Wednesday, July 15, 2015

Little Trains Make Everything Better 

Lately, I've been trying to get out of the office to experience this new neighbourhood. It's strange to have moved from Liberty Village, a once neglected, now condo-blossoming neighbourhood near the Lake to Harbourfront/Queens Quay, a once neglected now recently polished neighbourhood actually on the Lake. The upside has been that there is a lot going on right here, right now. The Pan Am Games have given some verve and vitality to this glass and concrete city.

Usually, the best of Toronto in the summer is happening on a quiet, well-treed side street in a cosy and intimate neighbourhood but this summer is different. There are so many events happening on the waterfront and downtown. The Pan Am Games have filled the city with visitors and officials (a lot of official vehicles moving in and out of the Westin Harbour Castle hotel), and free concerts, food vendors and markets and arts events. It's hard to keep up or keep track. The waterfront itself has finally started to become the tourist and city dweller destination it should be and reminds me of the Embarcadero revitalization in San Francisco. People love being near water. Go figure. This part of Queens Quay is a little bit of the dismal end of the Martin Goodman trail (since re-christened the Pan Am Trail) but head a little Westward to the Harbourfront Centre or North to the CN Tower and you'll see a completely invigorated area that, only a few years ago, was the kind of parking lot where Tony Soprano buried his problems.

I rode through Roundhouse Park today and was surprised by just what's going on there. The park is really just the small area around the old rail roundhouse. Of course, to my mother, nothing smaller than Algonquin Park can truly be called a "park". Admittedly, Toronto will call any square of sod a park but nonetheless the Roundhouse has become a real destination. Years ago it was only the Steam Whistle Brewery but now includes the Toronto Rail Museum along with several engines and rail cars. It also includes, somewhat incongruously, a Leon's Furniture Store. The best thing by far, is the little scaled down train ride on real tracks pulled by a little train engine driven by an engineer who alerts pedestrians and clears the rails of misplaced stones and debris. How can you not smile when you see a little train? It even has its own tiny roundhouse.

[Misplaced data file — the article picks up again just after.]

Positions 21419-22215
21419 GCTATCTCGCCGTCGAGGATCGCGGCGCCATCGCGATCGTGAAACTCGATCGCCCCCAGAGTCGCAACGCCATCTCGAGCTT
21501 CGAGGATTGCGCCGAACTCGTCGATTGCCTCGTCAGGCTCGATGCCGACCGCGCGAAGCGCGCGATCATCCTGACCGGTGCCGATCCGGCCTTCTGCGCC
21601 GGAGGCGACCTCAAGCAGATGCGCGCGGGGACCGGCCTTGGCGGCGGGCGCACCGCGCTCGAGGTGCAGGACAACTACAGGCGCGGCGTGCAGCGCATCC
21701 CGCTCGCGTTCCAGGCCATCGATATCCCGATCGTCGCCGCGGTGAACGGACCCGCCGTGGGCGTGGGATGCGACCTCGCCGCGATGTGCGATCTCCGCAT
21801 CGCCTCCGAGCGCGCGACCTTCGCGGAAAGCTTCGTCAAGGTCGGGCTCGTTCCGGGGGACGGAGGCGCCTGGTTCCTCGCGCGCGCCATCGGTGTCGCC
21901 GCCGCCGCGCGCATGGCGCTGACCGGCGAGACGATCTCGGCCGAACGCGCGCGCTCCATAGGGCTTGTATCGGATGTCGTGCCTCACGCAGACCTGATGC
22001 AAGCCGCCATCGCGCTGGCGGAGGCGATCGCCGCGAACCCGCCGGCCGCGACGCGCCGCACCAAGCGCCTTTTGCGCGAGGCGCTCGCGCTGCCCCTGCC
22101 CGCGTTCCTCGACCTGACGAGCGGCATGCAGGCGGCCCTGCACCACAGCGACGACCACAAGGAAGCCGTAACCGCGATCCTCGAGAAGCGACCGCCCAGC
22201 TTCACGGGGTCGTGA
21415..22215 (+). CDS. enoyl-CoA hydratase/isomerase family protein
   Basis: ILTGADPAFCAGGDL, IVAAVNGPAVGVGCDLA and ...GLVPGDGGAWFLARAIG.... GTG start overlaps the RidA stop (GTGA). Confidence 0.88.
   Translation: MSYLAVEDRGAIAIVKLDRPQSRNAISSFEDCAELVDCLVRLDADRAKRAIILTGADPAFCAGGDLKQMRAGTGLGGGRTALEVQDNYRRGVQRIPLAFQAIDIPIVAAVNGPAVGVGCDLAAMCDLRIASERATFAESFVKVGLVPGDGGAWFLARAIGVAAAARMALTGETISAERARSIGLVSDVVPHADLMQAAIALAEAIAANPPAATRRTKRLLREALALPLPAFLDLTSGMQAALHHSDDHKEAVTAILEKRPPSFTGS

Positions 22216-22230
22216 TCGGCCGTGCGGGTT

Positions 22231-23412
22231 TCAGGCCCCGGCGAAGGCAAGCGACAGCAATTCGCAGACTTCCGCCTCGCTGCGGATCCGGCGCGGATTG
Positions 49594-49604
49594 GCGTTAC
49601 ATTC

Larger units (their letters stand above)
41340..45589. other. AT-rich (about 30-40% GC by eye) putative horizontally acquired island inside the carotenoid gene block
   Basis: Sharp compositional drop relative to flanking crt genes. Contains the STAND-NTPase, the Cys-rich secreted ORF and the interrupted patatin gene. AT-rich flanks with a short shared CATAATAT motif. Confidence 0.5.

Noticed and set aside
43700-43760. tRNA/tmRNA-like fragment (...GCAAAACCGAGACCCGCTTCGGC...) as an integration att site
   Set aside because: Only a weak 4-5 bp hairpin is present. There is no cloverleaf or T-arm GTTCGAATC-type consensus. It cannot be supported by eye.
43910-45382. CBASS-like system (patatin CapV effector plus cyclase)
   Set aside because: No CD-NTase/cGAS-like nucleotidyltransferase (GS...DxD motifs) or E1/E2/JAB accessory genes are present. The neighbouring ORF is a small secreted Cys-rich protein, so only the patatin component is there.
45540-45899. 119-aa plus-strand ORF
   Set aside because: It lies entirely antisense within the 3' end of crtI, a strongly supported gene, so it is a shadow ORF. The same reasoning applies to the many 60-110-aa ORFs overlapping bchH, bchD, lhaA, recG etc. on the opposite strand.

The downside to being in this neighbourhood is really about its success. There are a huge number of tourists and people just hanging around looking a little dazed. If I may offer a couple of words of advice to parents of small children: 1) hold their little hands. I'm a little peeved though not surprised how many afraid and crying kids yelling, "Mommy!?" I've seen. Twice in as many days I've stopped and thought I should help some kid in distress only to have the parent saunter up and grab the poor little weeper saying, "I'm right here!" As a neglected child myself I can honestly say, at a certain age, it's more the parent's responsibility to watch the little one than it is for the little one to keep up. 2) Enough with the friggin' "time-outs". How many parents have I seen "take a knee" in front of their kids to quietly and sternly tell them to buck up and enjoy themselves and stop ruining this for everyone. For Christ's sake - whatever happened to "Shut up or I'm turning this car around!" I'm guessing parental units took their 4-8-year old out in the scorching heat expecting that short, under-weight individual to have the fortitude of a marathon runner and then get a little fed up when said kid starts complaining. I don't know what book parents are using these days but apparently there's a chapter in there about holding their shoulders, looking them square in the eye and talking to them with the intensity normally reserved for interrogating a Navy Seal. I have no kids so what the hell do I know what terror you've brought into this world and now lost control of? That's the plot of Jurassic World, right? Yet, my prescription is a quick "QUIET!" - then an ice cream and the cure for all ills, a ride on a little train. What could be better than that?

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